nytheatre.com q&a preview by Frank Licato
September 25, 2012
What is your job on this show?
What type of theater do you like most to work on?
I like theatre that is intimate. Where the separation of viewer and artist is minimal and where ideas and character are front and center.
What are some of your previous theater credits? (Be specific! Name shows, etc.)
Frank Licato (Director) - Off-Broadway: Revival of Louis LaRusso’s “Lamppost Reunion”, Gino Diorio and Nancy Bleemer” s “Centennial Casting”, Rod Serling’s “Requiem For A Heavyweight” (Best Director, Off-Broadway Review), Sam Shepard’s “Seduced”, Cooper Square Workshop, “Sounds of a Better World Concert” at 92nd Street Y and the “Sexual Harassment Plays” at the Working Theatre. Off-Off Broadway: Steven Sater’s “Asylum”, “Tannhauser” at Ohio Theatre, Odet’s “Golden Boy” and “Rocket to the Moon” at Soho Rep, Robert Clem’s “Fever” NY Fringe Festival (Audience Choice Award), Gino Diorio’s “White Noise”, Oren Safdie’s “La Compagnie” at LaMama, “Columbus in the Age of Gold” by Paul Peditto, Kroetz’s “The Nest,” Shepard’s “Action” at the Raw Space, “The Tempest”, “Deep Dish” by Sean O”Donnell, Vincent Lamberti’s “Ghosts of Newstead Vault” and “The Necromancers” at 42nd Street Theaters. Regional: Benn Schulberg’s “On the Waterfront” at Hudson Theatre Works, “Grapes of Wrath” at Chatham Playhouse (Perry Award Winner for Director, Best Production), “Talk Radio” and “A View From the Bridge” at the Italian American Rep, “Noises Off” at Montclair State, Neil Labute’s “The Shape of Things” at Clark University, “The Late Christopher Bean” at Summit Playhouse, “Enigma Variations”, Pinter’s “Ashes to Ashes” and Brian Friel”s “Afterplay” at the Garage Theatre, Neil Labute’s “I Love This Game” (World Premiere) and “Fat Pig” 12 Miles West Theatre, “Gluttony & Sloth” at NJ Rep, Richard Vetere’s “Gangster Apparel” and “Rockaway Boulevard” at the Belmont Playhouse, “The Engagement” at the Hudson Theatre, Los Angeles, and “American Buffalo” at the Elyze Theater, Athens, Greece. Frank production of Jean Genet’s “The Balcony” is currently running at the Arclight Theatre in New York and his production of the New Jersey premiere of Deb Margolin’s “Imagining Madoff” is currently running at the Garage Theatre Group in New Jersey. Frank also teaches acting and can be reached at: www.franklicato.com.
In your own words, what do you think this show is about? What will audiences take away with them after seeing it?
Bastard. Thief. Prostitute, Soldier. Iconoclast. Homosexual. Anarchist. Vagabond. Prisoner. Novelist, Playwright. Poet. Contrasts. Contradictions. Power. Sexuality. The Base and the Profound. The Subjective and the Universal. Genet's extraordinary work, is a play that bites off history in 2,000-year cycles, not in passing headlines. The Balcony is a nightmarish world in which the clients of a revolution-torn country's bordello carry out sadomasochistic fantasies while outfitted with the paraphernalia of such archetypal leaders as a bishop, a general and a judge. A funhouse mirror in which revolutions come and go, and the insurgents, like the whorehouse's customers, often end up reflecting and emulating the regimes they despise. The oppressive machinery of the state survives as long as its imagery retains its erotic grip on the public's psyche. It would be a mistake to say that the play is strictly a political allegory, but like Genet, himself, contradiction abounds. It would be a mistake to miss the clear signs of current hyperbole seen in sections of the American political debate. It would be a mistake to ignore the “gunfire” of the Arab spring, the riots in London and the crowds that occupied the streets of our financial institutions. Just as it would be a mistake to ignore the ambiguities that Genet revels in and to forget his own camaraderie with the Black Panthers and Palestinian causes. For Genet the provocation for us comes in embracing these contradictions, staring at ourselves in the mirror and losing what little grip we actually have. It is a nihilistic world view in which we beg for transcendence in what we know we have lost. The challenge for us then is to find the beauty in an artist who refuses to ease our way toward that ultimate transformative act, death. Where what we are in that moment is all we are left with.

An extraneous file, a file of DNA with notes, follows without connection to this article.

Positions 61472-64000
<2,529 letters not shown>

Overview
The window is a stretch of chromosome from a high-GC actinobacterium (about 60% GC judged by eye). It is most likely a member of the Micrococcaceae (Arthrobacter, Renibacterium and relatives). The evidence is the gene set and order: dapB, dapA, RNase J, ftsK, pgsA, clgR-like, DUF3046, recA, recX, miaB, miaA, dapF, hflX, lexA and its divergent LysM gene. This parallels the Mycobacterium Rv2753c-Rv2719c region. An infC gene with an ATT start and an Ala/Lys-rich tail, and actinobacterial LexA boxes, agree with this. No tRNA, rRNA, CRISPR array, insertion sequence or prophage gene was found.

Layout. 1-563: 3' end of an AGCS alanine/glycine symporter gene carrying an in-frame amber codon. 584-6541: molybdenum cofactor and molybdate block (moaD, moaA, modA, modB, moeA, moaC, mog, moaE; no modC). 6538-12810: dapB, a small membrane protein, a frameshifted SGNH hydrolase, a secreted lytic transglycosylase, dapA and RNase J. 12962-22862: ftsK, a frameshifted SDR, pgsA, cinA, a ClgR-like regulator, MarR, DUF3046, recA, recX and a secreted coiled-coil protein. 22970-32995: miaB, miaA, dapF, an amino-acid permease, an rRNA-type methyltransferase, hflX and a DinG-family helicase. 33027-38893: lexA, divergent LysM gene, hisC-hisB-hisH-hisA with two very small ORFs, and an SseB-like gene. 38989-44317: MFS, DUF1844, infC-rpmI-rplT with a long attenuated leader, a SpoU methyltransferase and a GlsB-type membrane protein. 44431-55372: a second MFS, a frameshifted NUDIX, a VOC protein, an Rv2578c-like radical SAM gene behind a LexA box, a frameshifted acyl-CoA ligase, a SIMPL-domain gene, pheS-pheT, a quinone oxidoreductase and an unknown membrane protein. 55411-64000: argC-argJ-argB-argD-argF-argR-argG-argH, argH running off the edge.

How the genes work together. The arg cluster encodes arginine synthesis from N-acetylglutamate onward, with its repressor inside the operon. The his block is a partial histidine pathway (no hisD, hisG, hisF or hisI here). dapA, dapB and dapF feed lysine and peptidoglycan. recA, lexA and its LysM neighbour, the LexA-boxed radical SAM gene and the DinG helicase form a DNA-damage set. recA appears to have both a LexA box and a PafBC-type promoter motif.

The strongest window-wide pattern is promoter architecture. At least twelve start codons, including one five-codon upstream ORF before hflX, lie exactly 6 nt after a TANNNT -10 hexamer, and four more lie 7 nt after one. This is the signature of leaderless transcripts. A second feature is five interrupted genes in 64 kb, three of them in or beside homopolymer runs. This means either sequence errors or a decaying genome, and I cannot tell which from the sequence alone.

Theater is a necessary ingredient in democratic societies. Do you agree or disagree, and why?
Any form that fosters dialogue, self-reflection and complex thought...that encourages questions about the nature of who we are both as a society and as individuals and that tells us stories about the essence of what the moment is about is necessary.